Other studies, such

Other studies, such as the Rat Park experiments, suggest that morphine is less physically addictive than others suggest, and most studies on morphine addiction merely show that «severely distressed animals, like severely distressed people, will relieve their distress pharmacologically if they can.» In these studies, rats with a morphine «addiction» overcome their addiction themselves when placed in decent living environments with enough space, good food, companionship, areas for exercise, and areas for privacy. More recent research has shown that an enriched environment may decrease morphine addiction in mice.

The withdrawal symptoms

The withdrawal symptoms associated with morphine addiction are usually experienced shortly before the time of the next scheduled dose, sometimes within as early as a few hours (usually between 6–12 hours) after the last administration. Early symptoms include watery eyes, insomnia, diarrhea, runny nose, yawning, dysphoria, sweating and in some cases a strong drug craving. Severe headache, restlessness, irritability, loss of appetite, body aches, severe abdominal pain, nausea and vomiting, tremors, and even stronger and more intense drug craving appear as the ome progresses. Severe depression and vomiting are very common. During the acute withdrawal period systolic and diastolic blood pressure increase, usually beyond pre-morphine levels, and heart rate increases, which have potential to cause a heart attack, blood clot, or stroke.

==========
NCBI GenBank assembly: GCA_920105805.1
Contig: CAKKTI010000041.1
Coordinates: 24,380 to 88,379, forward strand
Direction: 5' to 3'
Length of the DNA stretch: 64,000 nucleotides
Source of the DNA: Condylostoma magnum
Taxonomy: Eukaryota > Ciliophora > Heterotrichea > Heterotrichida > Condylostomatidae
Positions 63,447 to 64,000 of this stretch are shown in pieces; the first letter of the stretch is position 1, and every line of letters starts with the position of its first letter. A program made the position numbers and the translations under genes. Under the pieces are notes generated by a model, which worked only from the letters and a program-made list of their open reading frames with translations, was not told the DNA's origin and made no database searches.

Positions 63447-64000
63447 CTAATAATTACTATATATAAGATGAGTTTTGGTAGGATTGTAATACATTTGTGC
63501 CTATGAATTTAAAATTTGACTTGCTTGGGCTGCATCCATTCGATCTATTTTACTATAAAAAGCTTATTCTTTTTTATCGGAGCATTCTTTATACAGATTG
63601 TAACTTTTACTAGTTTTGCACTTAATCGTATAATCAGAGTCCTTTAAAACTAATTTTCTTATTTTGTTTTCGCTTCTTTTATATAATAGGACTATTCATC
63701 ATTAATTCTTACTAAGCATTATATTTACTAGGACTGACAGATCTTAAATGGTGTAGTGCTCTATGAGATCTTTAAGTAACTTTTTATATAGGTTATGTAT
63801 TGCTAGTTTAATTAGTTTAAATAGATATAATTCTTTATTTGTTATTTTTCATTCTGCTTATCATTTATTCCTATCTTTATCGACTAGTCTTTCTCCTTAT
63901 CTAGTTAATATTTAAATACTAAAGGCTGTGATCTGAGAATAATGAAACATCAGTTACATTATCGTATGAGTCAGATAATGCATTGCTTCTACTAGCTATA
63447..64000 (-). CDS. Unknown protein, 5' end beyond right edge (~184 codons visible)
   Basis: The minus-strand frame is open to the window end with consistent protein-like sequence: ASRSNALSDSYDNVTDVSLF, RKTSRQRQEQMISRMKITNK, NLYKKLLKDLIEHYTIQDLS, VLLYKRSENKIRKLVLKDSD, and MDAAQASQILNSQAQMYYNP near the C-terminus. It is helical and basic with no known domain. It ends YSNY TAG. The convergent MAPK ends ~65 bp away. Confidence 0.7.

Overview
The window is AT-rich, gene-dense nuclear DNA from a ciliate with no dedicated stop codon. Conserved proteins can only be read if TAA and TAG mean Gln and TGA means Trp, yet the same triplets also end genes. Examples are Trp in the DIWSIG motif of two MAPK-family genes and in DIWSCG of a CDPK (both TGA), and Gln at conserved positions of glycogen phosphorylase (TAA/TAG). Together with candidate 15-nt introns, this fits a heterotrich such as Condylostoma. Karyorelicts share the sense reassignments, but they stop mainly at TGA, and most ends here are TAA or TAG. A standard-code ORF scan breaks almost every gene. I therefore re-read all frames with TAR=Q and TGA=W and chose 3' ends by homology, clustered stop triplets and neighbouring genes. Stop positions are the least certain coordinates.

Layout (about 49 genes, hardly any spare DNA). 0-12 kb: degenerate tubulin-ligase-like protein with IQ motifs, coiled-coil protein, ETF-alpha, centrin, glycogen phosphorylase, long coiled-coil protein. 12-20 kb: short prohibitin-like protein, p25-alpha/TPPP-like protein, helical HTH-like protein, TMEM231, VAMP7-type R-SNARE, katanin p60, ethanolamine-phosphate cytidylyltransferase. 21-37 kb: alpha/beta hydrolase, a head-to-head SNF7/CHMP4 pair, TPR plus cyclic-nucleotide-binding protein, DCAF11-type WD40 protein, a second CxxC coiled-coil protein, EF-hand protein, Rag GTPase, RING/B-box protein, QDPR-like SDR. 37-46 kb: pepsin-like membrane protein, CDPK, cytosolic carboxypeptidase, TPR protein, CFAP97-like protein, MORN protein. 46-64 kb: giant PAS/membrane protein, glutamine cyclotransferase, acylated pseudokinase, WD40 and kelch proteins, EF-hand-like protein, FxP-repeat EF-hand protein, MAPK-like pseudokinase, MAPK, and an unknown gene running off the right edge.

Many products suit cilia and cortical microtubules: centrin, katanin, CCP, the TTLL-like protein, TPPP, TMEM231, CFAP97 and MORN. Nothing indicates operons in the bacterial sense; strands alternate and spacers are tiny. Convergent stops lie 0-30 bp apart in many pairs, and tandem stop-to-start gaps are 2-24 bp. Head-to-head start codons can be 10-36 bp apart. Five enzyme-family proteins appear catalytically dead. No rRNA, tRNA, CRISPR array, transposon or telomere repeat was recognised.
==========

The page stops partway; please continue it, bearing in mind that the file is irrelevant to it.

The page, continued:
Chills or cold flashes

Chills or cold flashes with goose bumps («cold turkey») alternating with flushing (hot flashes), kicking movements of the legs («kicking the habit») and excessive sweating are also characteristic symptoms. Severe pains in the bones and muscles of the back and extremities occur, as do muscle spasms. At any point during this process, a suitable narcotic can be administered that will dramatically reverse the withdrawal symptoms. Major withdrawal symptoms peak between 48 and 96 hours after the last dose and subside after about 8 to 12 days. Sudden withdrawal by heavily dependent users who are in poor health is very rarely fatal. Morphine withdrawal is considered less dangerous than alcohol, barbiturate, or benzodiazepine withdrawal.


Medicine (also called conventional, orthodox, scientific, or mainstream medicine, especially in connection with alternative medicine, UK English Listeni/ˈmɛdsɨn/, US English Listeni/ˈmɛdɨsɨn/) is the field of applied science related to the art of healing by diagnosis, treatment, and prevention of disease. It encompasses a variety of health care practices evolved to maintain and restore health by the prevention and treatment of illness in human beings.

Contemporary medicine applies biomedical sciences, biomedical research, genetics and medical technology to diagnose, treat, and prevent injury and disease, typically through medication or surgery, but also through therapies as diverse as psychotherapy, external splints & traction, prostheses, biologics, pharmaceuticals, ionizing radiation among others.

The word medicine is derived from the Latin ars medicina, meaning the art of healing.